More about the book I'm reading: "Gone to Croatan." You know, I've been thinking that, in a certain way, all of early America's voluntary immigration was about going to Croatan: about finding greater freedom from the oppressions of Europe, China, and in particular, Iberia (Inquisition) (Can't say as much for Africa, because I don't know enough yet.) There was a tremendous amount of utopian thinking about the New World on the part of disaffected Europeans. Like most people, however, they couldn't get past their own problems and world-view, and hence rode rough-shod over the native peoples here. By the way, I've found out just recently that my mother's ancestors were among the First Contact indigenous peoples - that means those who made the first contacts with the European interlopers.
Anyway, I should say a little more about the enigmatic title of this book. Some of the earliest English colonists and their servants and slaves 'disappeared' in the Chesapeake Bay region, and when a ship finally came from England to belatedly support them, they found only an enigmatic word scrawled on a tree: 'Croatoan.' It was decided that either everyone had perished, or perhaps they had gone off with the local Indians, who were at that time called the 'Croatoans' (now called the Lumbees). So, the expression 'gone to croatan' means 'gone native,' or 'have chosen an alternative lifestyle.'
Apparently many early Americans wanted to choose a form of democratic government in which power was 'vested in the people,' not just vested in the representatives of the people. I don't much about this, but I believe it may have been the position of the Whig party. Around the time of the Revolutionary War, many Americans were living a lifestyle that was a kind of mix of European farming/homesteading and Native American hunting/gathering, and these folks were very independent. Not only did they favor independence from England, but independence from many other aspects of government as well. It seems to me these people are alternately praised and denigrated in our American folklore, and that, to a certain extent, the split still exists among us. Although many of the people who now choose to 'live outside the law' are actually people who have been barred from participating in lawful society in any kind of meaningful fulfilling way, but who are nevertheless being 'controlled' by the law and living, often, in incarceration. Anyway, there was indeed a great deal of disagreement during the Revolutionary Period as to just what kind of 'government' the 'United States' was going to have. If you want to read more about this, from a very different-from-the-usual perspective, yet in a serious, historically well-researched way, I recommend this book, Gone to Croatan.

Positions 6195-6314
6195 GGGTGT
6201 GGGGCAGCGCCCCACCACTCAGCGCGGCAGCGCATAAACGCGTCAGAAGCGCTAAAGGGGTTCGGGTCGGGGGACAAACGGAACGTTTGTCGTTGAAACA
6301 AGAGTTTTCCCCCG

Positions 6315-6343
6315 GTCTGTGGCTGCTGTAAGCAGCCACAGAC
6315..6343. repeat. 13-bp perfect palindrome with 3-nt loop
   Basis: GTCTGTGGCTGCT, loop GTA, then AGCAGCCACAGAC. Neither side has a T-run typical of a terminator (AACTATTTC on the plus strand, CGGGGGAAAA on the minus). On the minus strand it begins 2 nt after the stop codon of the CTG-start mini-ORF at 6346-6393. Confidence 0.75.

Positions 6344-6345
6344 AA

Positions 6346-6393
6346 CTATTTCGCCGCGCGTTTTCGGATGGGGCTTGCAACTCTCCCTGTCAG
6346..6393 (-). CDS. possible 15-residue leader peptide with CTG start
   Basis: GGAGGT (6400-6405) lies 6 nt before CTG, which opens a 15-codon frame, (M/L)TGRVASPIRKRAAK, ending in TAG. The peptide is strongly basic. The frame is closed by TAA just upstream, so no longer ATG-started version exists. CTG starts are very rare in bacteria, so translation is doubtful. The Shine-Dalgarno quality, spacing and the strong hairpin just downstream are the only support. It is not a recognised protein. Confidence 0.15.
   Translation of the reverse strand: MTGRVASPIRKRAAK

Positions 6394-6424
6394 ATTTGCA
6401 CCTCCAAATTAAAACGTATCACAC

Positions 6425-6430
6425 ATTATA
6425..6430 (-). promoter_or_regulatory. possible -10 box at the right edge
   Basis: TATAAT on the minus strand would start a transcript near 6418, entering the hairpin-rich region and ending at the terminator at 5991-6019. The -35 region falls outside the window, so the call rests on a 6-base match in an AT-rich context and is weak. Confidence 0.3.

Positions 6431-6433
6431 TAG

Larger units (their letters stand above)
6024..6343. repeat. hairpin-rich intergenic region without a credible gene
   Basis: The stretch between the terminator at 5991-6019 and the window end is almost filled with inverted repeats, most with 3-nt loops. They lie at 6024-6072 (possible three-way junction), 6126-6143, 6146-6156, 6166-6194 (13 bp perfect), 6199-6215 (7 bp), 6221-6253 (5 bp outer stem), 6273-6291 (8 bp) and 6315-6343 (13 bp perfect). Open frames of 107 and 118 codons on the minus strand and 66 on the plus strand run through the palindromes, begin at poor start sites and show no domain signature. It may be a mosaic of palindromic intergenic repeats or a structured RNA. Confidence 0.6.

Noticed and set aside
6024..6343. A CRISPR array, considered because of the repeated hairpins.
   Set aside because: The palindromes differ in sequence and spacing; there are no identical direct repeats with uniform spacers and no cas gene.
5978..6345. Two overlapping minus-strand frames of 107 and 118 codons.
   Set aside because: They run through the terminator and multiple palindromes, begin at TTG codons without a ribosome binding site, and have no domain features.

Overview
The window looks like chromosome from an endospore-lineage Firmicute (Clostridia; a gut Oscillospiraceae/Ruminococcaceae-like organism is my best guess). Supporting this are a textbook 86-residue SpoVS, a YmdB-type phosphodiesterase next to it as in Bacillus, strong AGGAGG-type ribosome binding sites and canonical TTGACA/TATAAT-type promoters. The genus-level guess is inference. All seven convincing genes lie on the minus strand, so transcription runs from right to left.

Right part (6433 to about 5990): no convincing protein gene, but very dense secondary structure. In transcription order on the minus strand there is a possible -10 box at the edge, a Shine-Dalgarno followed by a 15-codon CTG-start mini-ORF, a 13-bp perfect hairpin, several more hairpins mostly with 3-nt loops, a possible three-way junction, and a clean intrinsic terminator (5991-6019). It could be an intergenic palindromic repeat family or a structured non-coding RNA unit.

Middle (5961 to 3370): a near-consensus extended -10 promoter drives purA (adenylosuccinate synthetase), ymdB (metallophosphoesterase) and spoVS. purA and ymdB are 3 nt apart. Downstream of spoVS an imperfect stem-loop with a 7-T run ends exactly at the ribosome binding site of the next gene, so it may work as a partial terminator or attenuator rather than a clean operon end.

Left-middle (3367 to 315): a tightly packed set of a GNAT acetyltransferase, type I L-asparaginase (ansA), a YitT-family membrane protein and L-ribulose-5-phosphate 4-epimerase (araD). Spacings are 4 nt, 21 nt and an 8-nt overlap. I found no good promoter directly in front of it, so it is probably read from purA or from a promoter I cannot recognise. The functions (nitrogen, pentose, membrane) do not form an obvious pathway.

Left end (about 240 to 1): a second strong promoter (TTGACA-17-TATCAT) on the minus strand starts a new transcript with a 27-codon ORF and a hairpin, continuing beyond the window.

Part of the problems that confront our country are indeed rooted in these earlier problems, and especially in the legacy of colonialism and slavery. Not just black slavery either, but immigrant-slavery generally. In immigrant-slavery, immigrants take on the most menial, low-paying, and dangerous jobs with the chance to make it to a higher socio-economic level, just as many of the early European and African indentured-servants/slaves did. (Black slavery, after something like 1640, meant life-long indenture, with no hope for chance of betterment, and was obviously much more brutal and inhuman in nature. But you could be worked to death as an indentured servant as well, having no rights during the time of your indenture.)
Barack Obama's speech in Philadelphia gave me a lot of hope that maybe this, to my mind, colonial pattern can still change. What could America be like?
The answer still lies in the question of Labor, and this is not just America's question. Who is going to do the s--t-work? Reading more about the history of Labor is a very enlightening activity. Changing our attitudes toward Labor is really what is called for. There must be alternatives to Marxism on this subject. If anyone would like to recommend some reading to me, I would much appreciate. Please make it well-written and not too dry.